Political biography of Ronald Gideon Ngala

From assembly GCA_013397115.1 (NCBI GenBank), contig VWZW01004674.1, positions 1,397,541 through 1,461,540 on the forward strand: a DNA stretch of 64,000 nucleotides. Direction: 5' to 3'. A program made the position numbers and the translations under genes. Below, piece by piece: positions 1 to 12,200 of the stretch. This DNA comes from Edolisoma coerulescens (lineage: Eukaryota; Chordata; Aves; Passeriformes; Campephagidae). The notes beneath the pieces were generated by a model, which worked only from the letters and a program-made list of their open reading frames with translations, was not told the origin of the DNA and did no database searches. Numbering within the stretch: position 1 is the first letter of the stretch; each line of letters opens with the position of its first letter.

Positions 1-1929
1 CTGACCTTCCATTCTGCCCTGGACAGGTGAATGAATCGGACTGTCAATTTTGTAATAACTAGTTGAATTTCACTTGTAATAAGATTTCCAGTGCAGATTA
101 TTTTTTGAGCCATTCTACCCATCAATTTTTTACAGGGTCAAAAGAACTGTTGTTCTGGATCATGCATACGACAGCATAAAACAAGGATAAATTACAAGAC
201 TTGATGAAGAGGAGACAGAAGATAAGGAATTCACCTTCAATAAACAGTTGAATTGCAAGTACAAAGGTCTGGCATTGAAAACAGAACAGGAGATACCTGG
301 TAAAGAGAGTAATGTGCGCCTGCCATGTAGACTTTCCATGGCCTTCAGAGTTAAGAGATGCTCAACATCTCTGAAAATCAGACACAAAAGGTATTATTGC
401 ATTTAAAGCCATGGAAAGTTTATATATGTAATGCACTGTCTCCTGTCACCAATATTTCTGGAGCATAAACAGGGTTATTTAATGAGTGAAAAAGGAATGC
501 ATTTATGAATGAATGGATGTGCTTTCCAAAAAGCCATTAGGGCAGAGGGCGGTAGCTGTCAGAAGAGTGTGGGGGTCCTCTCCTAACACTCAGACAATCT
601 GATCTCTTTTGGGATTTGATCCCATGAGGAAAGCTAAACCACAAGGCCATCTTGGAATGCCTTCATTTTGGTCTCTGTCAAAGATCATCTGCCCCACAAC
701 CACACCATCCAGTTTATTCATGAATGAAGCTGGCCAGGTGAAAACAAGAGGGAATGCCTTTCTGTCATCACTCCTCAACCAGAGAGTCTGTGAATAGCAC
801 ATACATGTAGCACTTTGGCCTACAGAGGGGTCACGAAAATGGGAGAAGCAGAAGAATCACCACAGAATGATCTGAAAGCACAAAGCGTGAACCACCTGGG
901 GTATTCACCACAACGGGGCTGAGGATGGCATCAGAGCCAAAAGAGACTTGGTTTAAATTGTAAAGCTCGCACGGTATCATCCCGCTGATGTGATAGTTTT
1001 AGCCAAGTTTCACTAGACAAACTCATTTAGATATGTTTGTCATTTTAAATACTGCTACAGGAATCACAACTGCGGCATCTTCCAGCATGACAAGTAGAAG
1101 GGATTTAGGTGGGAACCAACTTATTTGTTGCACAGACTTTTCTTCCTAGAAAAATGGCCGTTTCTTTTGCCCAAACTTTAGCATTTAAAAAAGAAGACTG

This is a biographical study of Ronald Gideon Ngala, who became a prominent leader in Kenya He was born in 1922 at Gotani, in present day Kilifi District. He attended his primary and secondary schools at Kaloleni Church Missionary Society Station and Alliance High School respectively, before going on to Makerere College in Kampala, Uganda. As will be observed in this work, Ngala's contribution to the process of decolonization and nation-building in post-independence Kenya was immense. He belonged to the political group of the African educated elite, who established a new political tradition in Kenya's nationalist struggle to counter imperialism and colonialism. Equiped with this political tradition of negotiation and persuasion, Ngala and his group created the right conditions within which independence was handed over to the African majority. Ngala joined politics in 1957 as the first African Legislative Council (LEGCO) Member for Coast Province. In Legco and in public, he was a central participant in the subsequent constitutional advances. In 1958, while enjoying his colleague's confidence and respect, Ngala was elected secretary to the African t Elected Members Organization [AEMO], where he performed his duties without imposing his personal views at the expense of the solidarity of his group. However, in the wake of political divisions among the African Members of Legco in 1959 and the subsequent fears and jealousies that were nursed by the minority groups, Ngala stood out as a moderate among the nationalists. His moderation was seen clearly when he involved himself in the multi-racial politics of 1959, which were European-initiated and said to dilute the African struggle. The subsequent Kiambu Leaders Conference of May 1960 which led to the formation of the Kenya African National Union (KANU), was the climax of the political divisions: the minority groups explicitly lamented Kikuyu-Luo domination of Kenyan politics arJ •• Ngala became their rallying force. This led to the formation of Kenya African Democratic Union (KADU) in June 1960 as a counterweight to KANU. The result of this was a jostling for safegaurds entrenched in the subsequent constitutions to suit KANU and KADU. As shown in this work, Ngala was a central figure in the negotiations for an independence constitution. Accordingly, he secured for his adherents and, indeed, for Kenya a Regionalist type of constitution which was the constitution with which Kenya walked into independence in 1963. He was the first leader of the postindependence opposition, where he acted as the litmus paper for the government; helping it redirect or rethink: its plans and policies. It is in this light that the government had to revise its first development plan. With the political odds against him, Ngala dissolved KADU in November 1964 and joined KANU with the aim of acquiring the national stature that seems to have eluded him in the first year of independence. However, his bid for a prominent pl~e. in Kenyatta's government and the t party did not escape the opposition of the Arab-Swahili, who considered Ngala an intruder into the politics of Mombasa Moreover, those , like Msanifu Kombo, who had been in KANU since its inception did not want to be led by a former KADU man. Equally, with Mboya's star declining by 1968, Ngala's meteoric rise was also -.; '~ to be checked given that he (Ngala) had been Mboya's supporter since 1965. This strategy was a source of consistent frustration to Ngala and his supporters through intimidation, threats and sponsorship of Ngala's opponents by up-country politicians. However, with the strong mandate and following he enjoyed at the Coast, coupled with his shrewdness in confronting his opponents he was able to win. for himself a national stature after independence and to survive many political crises at the Coast. Unfortunately he died in a mysterious accident in 1972, an accident that raised eyebrows.